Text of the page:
If we refer to Edmund Husserl’s phenomenological approach,5 which evokes a body made of flesh and experience, we sharpen our self-awareness in the present through our sensory perception. By calling upon the bodily experience and the mobilization of our attention toward it, we gain access to the vast field of multiple and subtle sensations we can respond to in order to sustain, modulate, or change a given situation. Retaining such power over ourselves, we are also capable of using it on our environment. We are constantly sculpting our clay through a dialogue between the self and the world.

These experiences also imprint images within us—impressions which can revive a memory from our past and even mingle with current perceptions through an overlapping, or even confusion, of time. These reminiscences, both authentic and legitimate in their emerging psychosomatic reality, involve a movement of return—a return of the past, of similarity and, it would seem, even a return of sameness. And yet, much like the present moment, the experience of the body—the thinking, feeling, moulded-by-history body—is always new.

The uniqueness of every moment suggests that plasticity is plausible and that renewal is always possible. In order to access this novelty, we need to identify the sensory quality and the very nature of our feelings. The psyche does not respond to fixed, linear logic, nor is it hermetically closed off from new information, provided it be in sufficient contrast to be perceived. The task at hand is to choose non-routine methods of differentiation, mediation, and guidance in order to tap into the acuity which is already present in our nervous system. This sometimes includes the presence of the other as a witness of a shared present. In the case of the creative act, the artwork itself plays the role of the “other,” reflecting back to the creator the original tones of his expressive gesture. Far from sterile repetition, we are here dealing with consecutive novelties. Accepting the singularity enclosed within them creates hope.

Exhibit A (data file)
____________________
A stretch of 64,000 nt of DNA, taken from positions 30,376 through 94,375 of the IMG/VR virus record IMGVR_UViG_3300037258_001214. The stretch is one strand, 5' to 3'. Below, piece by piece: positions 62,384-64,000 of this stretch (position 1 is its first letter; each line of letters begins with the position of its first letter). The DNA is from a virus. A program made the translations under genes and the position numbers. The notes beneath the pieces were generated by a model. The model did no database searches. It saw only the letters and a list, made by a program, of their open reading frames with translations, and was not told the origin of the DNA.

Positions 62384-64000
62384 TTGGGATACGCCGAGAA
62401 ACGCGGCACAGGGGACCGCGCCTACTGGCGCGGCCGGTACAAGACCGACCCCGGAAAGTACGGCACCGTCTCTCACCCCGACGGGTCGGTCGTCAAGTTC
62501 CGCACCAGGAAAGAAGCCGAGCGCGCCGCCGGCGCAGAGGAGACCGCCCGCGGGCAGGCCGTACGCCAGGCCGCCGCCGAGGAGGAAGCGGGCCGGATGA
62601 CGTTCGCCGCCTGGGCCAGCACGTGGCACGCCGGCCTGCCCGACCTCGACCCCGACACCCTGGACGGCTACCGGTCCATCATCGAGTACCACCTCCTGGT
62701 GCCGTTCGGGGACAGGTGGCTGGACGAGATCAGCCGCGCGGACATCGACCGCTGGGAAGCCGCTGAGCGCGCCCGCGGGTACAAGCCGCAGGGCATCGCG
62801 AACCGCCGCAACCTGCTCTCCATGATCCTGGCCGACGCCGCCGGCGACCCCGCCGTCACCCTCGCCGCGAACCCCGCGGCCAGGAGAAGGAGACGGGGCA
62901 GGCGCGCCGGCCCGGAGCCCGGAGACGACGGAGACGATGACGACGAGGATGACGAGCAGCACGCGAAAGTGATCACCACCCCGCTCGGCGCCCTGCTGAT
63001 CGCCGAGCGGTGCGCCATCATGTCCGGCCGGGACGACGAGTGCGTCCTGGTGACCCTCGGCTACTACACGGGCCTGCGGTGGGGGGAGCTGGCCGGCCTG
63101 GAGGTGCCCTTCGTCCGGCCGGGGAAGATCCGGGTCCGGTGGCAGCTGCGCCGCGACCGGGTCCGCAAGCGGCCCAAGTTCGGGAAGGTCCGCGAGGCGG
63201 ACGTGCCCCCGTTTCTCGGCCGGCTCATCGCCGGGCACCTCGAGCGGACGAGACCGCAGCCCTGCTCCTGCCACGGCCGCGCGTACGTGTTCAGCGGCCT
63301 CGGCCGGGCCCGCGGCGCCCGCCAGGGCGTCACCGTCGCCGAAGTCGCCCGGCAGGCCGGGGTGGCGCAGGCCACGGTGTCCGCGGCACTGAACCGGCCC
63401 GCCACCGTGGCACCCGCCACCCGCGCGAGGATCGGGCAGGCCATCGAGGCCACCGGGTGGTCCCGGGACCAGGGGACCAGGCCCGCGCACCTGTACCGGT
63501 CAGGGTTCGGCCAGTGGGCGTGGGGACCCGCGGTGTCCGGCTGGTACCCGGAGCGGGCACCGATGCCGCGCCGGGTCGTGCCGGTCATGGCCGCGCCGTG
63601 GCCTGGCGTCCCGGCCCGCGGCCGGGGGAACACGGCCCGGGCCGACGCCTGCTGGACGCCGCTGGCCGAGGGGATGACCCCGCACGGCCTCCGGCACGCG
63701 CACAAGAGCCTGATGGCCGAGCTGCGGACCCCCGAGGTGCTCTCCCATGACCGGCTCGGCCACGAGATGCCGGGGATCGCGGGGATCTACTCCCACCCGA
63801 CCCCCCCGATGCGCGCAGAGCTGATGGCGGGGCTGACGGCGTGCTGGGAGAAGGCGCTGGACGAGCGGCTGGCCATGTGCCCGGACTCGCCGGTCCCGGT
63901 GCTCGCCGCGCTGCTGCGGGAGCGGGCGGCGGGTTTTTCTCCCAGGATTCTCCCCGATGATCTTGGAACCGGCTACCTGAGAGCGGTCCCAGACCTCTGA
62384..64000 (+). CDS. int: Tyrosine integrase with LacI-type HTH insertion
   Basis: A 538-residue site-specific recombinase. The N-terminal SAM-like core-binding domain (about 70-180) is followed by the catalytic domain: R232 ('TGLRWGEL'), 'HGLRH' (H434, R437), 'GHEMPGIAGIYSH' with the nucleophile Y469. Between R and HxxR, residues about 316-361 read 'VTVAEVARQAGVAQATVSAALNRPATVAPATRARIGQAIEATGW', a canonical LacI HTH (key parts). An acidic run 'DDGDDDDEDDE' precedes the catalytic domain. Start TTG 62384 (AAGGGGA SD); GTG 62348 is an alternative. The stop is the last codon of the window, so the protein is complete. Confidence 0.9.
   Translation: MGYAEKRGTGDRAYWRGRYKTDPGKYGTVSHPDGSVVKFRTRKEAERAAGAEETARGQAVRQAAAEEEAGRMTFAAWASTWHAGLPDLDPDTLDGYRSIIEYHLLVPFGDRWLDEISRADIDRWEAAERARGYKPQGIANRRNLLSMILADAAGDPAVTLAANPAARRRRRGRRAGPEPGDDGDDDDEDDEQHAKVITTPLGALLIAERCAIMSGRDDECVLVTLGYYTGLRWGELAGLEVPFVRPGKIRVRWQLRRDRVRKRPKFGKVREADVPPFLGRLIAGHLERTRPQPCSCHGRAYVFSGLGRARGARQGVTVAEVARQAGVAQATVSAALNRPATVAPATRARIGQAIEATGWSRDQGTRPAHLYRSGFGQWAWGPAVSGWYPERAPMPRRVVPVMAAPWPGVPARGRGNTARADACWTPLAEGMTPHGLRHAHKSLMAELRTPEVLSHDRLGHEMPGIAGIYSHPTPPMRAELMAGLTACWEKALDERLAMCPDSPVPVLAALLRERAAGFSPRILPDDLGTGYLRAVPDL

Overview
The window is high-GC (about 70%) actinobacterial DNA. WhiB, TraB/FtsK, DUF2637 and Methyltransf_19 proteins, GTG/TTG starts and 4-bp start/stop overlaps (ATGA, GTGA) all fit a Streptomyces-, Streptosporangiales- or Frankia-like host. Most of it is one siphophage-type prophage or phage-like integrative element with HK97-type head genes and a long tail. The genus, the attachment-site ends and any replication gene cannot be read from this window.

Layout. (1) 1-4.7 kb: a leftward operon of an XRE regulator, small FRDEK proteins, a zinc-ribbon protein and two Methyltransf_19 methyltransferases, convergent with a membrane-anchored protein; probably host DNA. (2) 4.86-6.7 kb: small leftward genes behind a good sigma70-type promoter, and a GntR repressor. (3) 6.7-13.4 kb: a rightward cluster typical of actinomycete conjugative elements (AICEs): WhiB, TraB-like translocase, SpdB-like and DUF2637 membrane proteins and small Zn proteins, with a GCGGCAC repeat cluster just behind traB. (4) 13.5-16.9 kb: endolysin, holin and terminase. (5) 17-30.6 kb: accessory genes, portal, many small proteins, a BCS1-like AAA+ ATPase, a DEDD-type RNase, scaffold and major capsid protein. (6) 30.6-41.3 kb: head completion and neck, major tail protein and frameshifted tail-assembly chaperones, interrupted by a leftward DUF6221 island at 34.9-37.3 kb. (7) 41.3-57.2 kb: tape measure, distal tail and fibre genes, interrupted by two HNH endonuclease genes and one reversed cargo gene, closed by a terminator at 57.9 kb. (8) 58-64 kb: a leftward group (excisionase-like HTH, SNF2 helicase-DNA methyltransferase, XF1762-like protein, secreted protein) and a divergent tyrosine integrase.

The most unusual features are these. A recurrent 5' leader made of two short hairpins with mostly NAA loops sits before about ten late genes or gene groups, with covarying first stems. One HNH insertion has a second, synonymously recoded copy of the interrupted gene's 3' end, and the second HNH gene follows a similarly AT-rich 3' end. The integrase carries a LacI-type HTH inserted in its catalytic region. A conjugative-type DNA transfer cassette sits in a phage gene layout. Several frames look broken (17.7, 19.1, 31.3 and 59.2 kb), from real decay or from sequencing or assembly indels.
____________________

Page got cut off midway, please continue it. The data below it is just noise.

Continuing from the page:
Adeline Voisin, Silex, acrylic paint and ink, A6 format

Between Hope And Anxiety

As individuals, we each have a unique history made up of a series of events which have shaped us through their impact on our emotions, and through the symbolic interpretations—or lack thereof—that we assign to each experience. This shaping of the self is influenced by the environmental conditions in which we have evolved. Regardless of our individual will, the mechanisms and contents of our thoughts, emotional processes, and actions testify to the activity of our unconscious mind and its influence. The body carries the mark of this in its posture, habits, and functioning.

In order to be able to hope, it is necessary to re-establish the notion of choice, which is only possible through first perceiving the field of possibilities. We can attempt to extract ourselves from predictions, and from our tendency to stage reality through the projection and rumination that are specific to anxiety, by reducing the excessive psychosomatic stimulations which saturate the functioning of our nervous system. This cognitive commotion and sensory cacophony can also be brought on by our environment, which conveys a lack of security that can be conducive to the most potent forms of anxiety (collapse, annihilation, death) and push us to withdraw from the world. Taking action over anxiety’s somatic manifestations allows us to experience a tangible space of action that is within our reach.

There are several psychotherapeutic approaches that aim to outsmart the unconscious mind’s tricks and anxiety’s patterns. Beyond the therapeutic approach, let us now consider sensoriality and sensori­motricity as possible pathways between anxiety and hope. Somatics, meditation, and creative work, whether practised in the fields of healthcare or in everyday life, create hope, not because they are close to a socio-cultural ideal of how human beings should be in the face of political and economic violence—extreme self-­control, composure, forceful yet calm at all costs—and not because they echo the stereotypical idea of bliss based upon a vague interpretation of oriental wisdom by an often misguided and exoticism­-seeking West, which moreover has now turned it into a commodity.

These practices generate hope because the individual, by being able to pay attention to themselves, by listening to what they feel, and by observing themselves, train themselves to exist within a present without the need for imitation. Gaining clarity, the subjects become capable of seeing beyond their habitual ways of perceiving and feeling. By learning to lower their muscular tone and their nervous excitability, the subjects offer themselves the possibility for more diverse and less impulse-driven action and thought. They develop an alert awareness and, being less impressionable, are able to make enlightened choices. They allow the unprecedented to arise within themselves and open up horizons in places they once felt trapped.